The TARDIS is one of Doctor Who’s most distinctive iconographic components and it performs as a space for narrative action, as a vehicle, as an object within a setting, and as a place that is inhabited. In this post I want to link together some ideas about how the TARDIS functions aesthetically, with ideas about how it enables and constrains the production of Doctor Who. That connection between aesthetics and production practices derives from the work the “Spaces of Television” research team has been doing, and it led to my previous post about cars in police drama.
The TARDIS is a vehicle for moving in time and space, and thus it is a means for the series to explore a potentially infinite number of story-worlds. The materialization of the TARDIS announces the here-and-now of the story, and it can appear consistently in a range of different settings: in production it can be quite simply represented by a prop deployed in the studio or on location. It can also be represented by models of different sizes, like the miniature TARDISes of “Carnival of Monsters” (pictured, 1973) or “Logopolis” (1981).
The way these props and models are shot will indicate scale and establish a place. Most often, the TARDIS is a police box in a time where it does not belong, but “Logopolis” plays with this motif by having the same police box represent three different things. It is a “real” police box that stranded air-hostess Tegan tries to use to ring for roadside assistance. It is also the Master’s TARDIS, which he has, unusually, configured to look the same as the Doctor’s. And finally there is the Doctor’s TARDIS which materializes in the same space as the Master’s, causing a recursive loop. The same object (the same prop) performed as three different objects, in the same place.
There are several ways in which the TARDIS works as a threshold between spaces and places. From a production point of view, it sutures two different settings together so that separately shot sequences are narratively connected. As well as being a vehicle, it is also a sort of doorway that opens so the Doctor, his companions and the viewing audience, can experience a new place. It contains further portals within it, in the form of a monitor screen that can show the outside, but primarily the Doctor exits through the doors to initiate the exploration of an as-yet unseen world. In production, that exterior was often a set put up somewhere else in the same television studio. But when film was used for exteriors, leaving the TARDIS meant departing from video onto film, and the exterior had a quite distinct visual quality because of the different lighting styles and image quality that film produced. The space outside the TARDIS really felt like another world because of this.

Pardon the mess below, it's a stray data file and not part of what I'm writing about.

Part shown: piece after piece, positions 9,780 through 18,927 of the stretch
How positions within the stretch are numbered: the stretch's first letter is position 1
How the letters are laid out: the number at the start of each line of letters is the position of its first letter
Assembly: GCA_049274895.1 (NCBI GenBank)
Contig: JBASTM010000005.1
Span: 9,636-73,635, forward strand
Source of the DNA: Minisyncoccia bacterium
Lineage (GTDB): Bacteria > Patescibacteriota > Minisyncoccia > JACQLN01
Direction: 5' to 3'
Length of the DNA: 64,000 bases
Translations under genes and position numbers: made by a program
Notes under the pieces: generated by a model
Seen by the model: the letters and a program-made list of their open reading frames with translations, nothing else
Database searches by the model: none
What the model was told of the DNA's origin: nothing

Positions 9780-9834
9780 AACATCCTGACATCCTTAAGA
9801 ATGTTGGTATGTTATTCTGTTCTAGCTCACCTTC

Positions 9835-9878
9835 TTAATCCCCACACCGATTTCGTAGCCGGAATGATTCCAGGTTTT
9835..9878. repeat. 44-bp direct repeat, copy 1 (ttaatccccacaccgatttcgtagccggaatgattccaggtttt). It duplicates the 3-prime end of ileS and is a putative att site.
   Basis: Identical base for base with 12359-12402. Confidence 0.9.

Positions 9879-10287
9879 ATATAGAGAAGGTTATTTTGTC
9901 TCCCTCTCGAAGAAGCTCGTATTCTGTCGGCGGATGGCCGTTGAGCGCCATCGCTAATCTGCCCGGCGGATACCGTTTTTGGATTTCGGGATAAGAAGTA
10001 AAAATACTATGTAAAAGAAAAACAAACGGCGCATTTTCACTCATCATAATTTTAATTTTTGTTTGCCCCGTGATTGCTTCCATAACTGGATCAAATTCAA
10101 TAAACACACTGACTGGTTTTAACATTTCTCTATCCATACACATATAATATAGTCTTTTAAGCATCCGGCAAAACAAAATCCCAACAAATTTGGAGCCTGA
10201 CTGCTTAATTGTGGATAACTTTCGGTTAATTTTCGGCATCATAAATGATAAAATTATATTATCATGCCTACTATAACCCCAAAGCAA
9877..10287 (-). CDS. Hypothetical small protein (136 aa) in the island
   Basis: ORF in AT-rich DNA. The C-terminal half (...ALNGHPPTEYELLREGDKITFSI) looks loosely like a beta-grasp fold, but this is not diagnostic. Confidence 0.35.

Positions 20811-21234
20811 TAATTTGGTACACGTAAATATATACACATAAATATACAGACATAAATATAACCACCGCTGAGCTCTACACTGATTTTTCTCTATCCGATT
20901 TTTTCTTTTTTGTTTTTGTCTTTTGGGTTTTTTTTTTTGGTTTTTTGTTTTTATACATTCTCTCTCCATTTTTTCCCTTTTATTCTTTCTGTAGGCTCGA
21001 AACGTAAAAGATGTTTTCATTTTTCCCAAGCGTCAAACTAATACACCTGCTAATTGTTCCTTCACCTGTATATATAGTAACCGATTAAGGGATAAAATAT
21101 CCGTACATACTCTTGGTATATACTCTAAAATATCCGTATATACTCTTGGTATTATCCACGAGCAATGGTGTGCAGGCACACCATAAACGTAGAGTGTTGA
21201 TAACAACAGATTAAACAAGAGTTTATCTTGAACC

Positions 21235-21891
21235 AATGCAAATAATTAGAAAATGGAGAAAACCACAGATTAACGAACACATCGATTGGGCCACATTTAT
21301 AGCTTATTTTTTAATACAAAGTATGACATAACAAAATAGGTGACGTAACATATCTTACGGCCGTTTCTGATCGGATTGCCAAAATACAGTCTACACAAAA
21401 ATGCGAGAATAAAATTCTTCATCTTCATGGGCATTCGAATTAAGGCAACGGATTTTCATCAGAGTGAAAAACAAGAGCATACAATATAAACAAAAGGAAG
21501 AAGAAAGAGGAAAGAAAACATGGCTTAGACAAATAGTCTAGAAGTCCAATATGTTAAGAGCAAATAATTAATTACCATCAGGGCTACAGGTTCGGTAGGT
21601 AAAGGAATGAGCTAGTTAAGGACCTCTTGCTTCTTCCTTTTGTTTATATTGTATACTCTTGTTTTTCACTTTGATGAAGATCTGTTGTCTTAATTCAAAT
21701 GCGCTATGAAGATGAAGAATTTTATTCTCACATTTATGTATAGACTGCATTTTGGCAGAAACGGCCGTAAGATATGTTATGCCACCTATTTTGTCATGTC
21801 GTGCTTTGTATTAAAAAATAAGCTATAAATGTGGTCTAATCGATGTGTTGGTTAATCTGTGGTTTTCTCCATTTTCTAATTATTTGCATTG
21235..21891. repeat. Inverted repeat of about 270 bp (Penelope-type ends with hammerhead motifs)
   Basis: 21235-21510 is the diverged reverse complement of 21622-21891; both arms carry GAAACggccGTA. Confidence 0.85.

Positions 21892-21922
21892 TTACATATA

But the TARDIS is a setting with its own spatial characteristics too. One of the important consequences of the “bigger on the inside” motif is that while exterior shots of the TARDIS represent a relatively small object within a larger environment, the inside can be an environment in itself. Control Rooms were very consistent in classic studio-produced Who; in the new Who, single-camera shooting and the common use of Steadicam mean that although the new TARDIS is still a set, its creators aim to make it feel more like a location than a studio. Episodes of classic Who also feature the very numerous spaces within the TARDIS. The first episode in 1963 introduced the spatial distinction between outside and inside, and in 1978 in “The Invasion of Time” the pursuit of the protagonists through the TARDIS by the Sontarans is the occasion for representing many of its interior spaces, such as its swimming pool, art gallery and numerous corridors.
Whereas TARDIS rooms had previously been constructed as studio sets and shot on video, the “Invasion of Time” sequences were shot on film in a brick building, so that these interiors have the same visual texture as location exteriors, rendering the TARDIS an action space in a disturbing and exciting way. Within the fictional world, the TARDIS can undergo expansions and contractions that make its space mutable and partially unknowable. While remaining a place, the dimensions of its space can change. And the technologies used to create and shoot the TARDIS give it different moods and ambiences at different times.
The TARDIS was attributed with agency quite early on in the series, in “The Edge of Destruction” (1964), when the odd behaviour and aggression amongst the Doctor and his companions was explained as being the result of the TARDIS warning them of its dangerous trajectory towards the beginning of the Universe. Much later, the new Who episode “The Doctor’s Wife” (2011) embodies the TARDIS as Idris, a human woman into which its essence has been transferred. It takes on a characterization. I am working at the moment on how long-running television programmes seem to give life to things, whether they are props, vehicles or places, and I think the TARDIS is a particularly good example. When I was lucky enough to touch a TARDIS recently, it was like shaking hands with a much-admired celebrity.
Jonathan Bignell is Professor of Television and Film at the University of Reading. He currently leads the AHRC-funded research project “Spaces of Television: Production, Site and Style”, and this post benefitted from the Doctor Who expertise of “Spaces” colleagues Victoria Byard, James Chapman and Billy Smart. A longer version of this post was presented at the “Doctor Who: Walking in Eternity” conference, University of Hertfordshire, September 2013.